Houses of the enslaved at McLeod Plantation Historic Site. Photo credit: Charleston County Parks

Shawn Halifax writes in The Public Historian’s special issue on Black museums about his experience as a historical interpreter for the McLeod Plantation which opened in 2015. The museum was created in order to underscore the fact that, as Halifax put it, “the experiences of African Americans does not end with the abolishment of slavery, as if the challenges raised by generations of slavery were somehow solved with the close of the American Civil War.”[2] This mission, Halifax noted, makes for a stand-out museum among Black history museums in terms of historical interpretation, observes Halifax. Southern plantations are the spaces that we expect to find these stories of slavery, of course; the MPHS strives to tell this story in an extended or alternative fashion.

Americans are typically aware of the history of enslaved people in British North American in some manner, yet they are unable to articulate much, if any, knowledge regarding Black history post-Emancipation Proclamation up until the mid-twentieth-century Civil Rights Movement. As with the MPHS, The Biddy Mason Memorial Park is a contributor to this particular knowledge of African American history as it highlights the post-slavery life of an African-American pioneer woman. Mason’s story individuates the slave narrative, reminding us of the lived experiences of human beings who had families and lovers and dreams. It is a story of self-possession, instead of White saviorhood, and yet it seems unlikely that many people will ever gain this particular knowledge due to the memorial’s lack of accessibility and publicity.

The major difference between these two sites rests within the institutional support each receives. This is an important factor in terms of sustainability. The Charleston County Park and Recreation Commission began the process of converting what is to many the symbol of slavery—a plantation—into a site that serves “the needs and interests of persons of African ancestry and those who wish to know more,” as Halifax explained in his article. The Commission then went further by seeking out a historian, an “interpreter” who would tell “the whole truth” about the lives lived on this land—all of the lives (253). The agency also “conducted public listening sessions and administered surveys” (260). They sought out numerous ways to make the historical knowledge buried in this plantation house accessible – through tours, and brochures, and apps. This kind of action keeps historical commemoration sites relevant and public and bodes well for the site’s future. The Biddy Mason Memorial Park, on the other hand, seems to have been left to the vagaries of curious passersby and a few proactive tourists. Although it began in the same vein, with a passionate and knowledgeable corps of creators and contributors, today there is no publicity, no municipal website link, no indication of its existence. A recent search of the City of Los Angeles Department of Recreation and Parks website comes up with a “no results” finding when “Biddy Mason” is entered.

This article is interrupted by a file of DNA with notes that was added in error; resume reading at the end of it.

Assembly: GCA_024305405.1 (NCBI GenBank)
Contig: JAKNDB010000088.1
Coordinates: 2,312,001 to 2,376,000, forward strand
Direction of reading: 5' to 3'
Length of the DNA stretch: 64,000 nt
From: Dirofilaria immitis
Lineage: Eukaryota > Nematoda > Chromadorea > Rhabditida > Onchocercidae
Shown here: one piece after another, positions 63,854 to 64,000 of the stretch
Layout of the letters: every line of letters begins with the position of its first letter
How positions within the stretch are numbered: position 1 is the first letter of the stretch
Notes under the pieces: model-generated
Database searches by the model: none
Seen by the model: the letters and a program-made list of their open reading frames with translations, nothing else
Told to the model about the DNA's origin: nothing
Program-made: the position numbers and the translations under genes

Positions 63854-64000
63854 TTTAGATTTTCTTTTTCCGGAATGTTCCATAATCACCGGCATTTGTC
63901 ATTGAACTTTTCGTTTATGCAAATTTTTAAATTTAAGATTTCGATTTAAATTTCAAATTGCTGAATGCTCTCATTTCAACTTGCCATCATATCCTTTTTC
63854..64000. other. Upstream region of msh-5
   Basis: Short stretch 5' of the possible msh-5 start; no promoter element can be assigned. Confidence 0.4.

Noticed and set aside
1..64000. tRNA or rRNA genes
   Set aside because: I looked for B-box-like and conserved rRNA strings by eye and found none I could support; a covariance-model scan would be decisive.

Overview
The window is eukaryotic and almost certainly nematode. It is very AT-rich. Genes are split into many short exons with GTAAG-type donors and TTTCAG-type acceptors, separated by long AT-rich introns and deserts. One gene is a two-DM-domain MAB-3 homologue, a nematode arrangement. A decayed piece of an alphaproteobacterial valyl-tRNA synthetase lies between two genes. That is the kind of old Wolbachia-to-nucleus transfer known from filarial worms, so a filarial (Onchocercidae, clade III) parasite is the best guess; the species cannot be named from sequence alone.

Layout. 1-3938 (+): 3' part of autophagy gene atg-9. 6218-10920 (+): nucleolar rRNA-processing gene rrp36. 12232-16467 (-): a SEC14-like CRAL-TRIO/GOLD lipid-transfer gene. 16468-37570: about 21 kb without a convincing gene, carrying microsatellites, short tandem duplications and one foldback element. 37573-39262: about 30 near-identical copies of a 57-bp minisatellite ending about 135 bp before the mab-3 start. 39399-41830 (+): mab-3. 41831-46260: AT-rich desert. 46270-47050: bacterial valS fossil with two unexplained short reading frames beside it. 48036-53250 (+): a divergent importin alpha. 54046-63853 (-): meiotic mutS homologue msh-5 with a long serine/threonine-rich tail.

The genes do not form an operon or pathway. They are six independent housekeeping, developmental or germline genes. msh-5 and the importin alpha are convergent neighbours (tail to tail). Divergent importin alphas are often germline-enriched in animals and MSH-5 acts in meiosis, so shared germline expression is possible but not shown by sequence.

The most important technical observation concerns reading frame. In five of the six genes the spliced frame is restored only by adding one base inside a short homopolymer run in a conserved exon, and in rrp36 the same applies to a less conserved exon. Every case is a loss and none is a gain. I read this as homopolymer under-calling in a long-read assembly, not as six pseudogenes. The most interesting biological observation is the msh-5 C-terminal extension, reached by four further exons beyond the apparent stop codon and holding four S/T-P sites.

As of now, the City of Los Angeles looks culpable in dropping the ball on this most important historical space, a space that many worked so hard to create. In the end, and once again, the story of a Black woman’s progress and success has been buried—in this case between an elevator bank and an office building. We can and must do better at sustaining these kinds of projects and it is my hope that the MacLeod site will continue to receive its due attention. Perhaps it will ultimately become a model for more responsible relationships between cities and their complicated histories.

~Katie Singer has a PhD in American Studies from Rutgers University-Newark. Her work centers on the untold stories of Great Migration participants and their ancestors, and the major impact that they have had on American history.

[1]Dolores Hayden, The Power of Place: Urban Landscapes as Public History (The MIT Press: 1995), 143.

[2]Shawn Halifax, ”McLeod Plantation Historic Site: Sowing Truth and Change,” The Public Historian 40, 3 (August 2018), 256.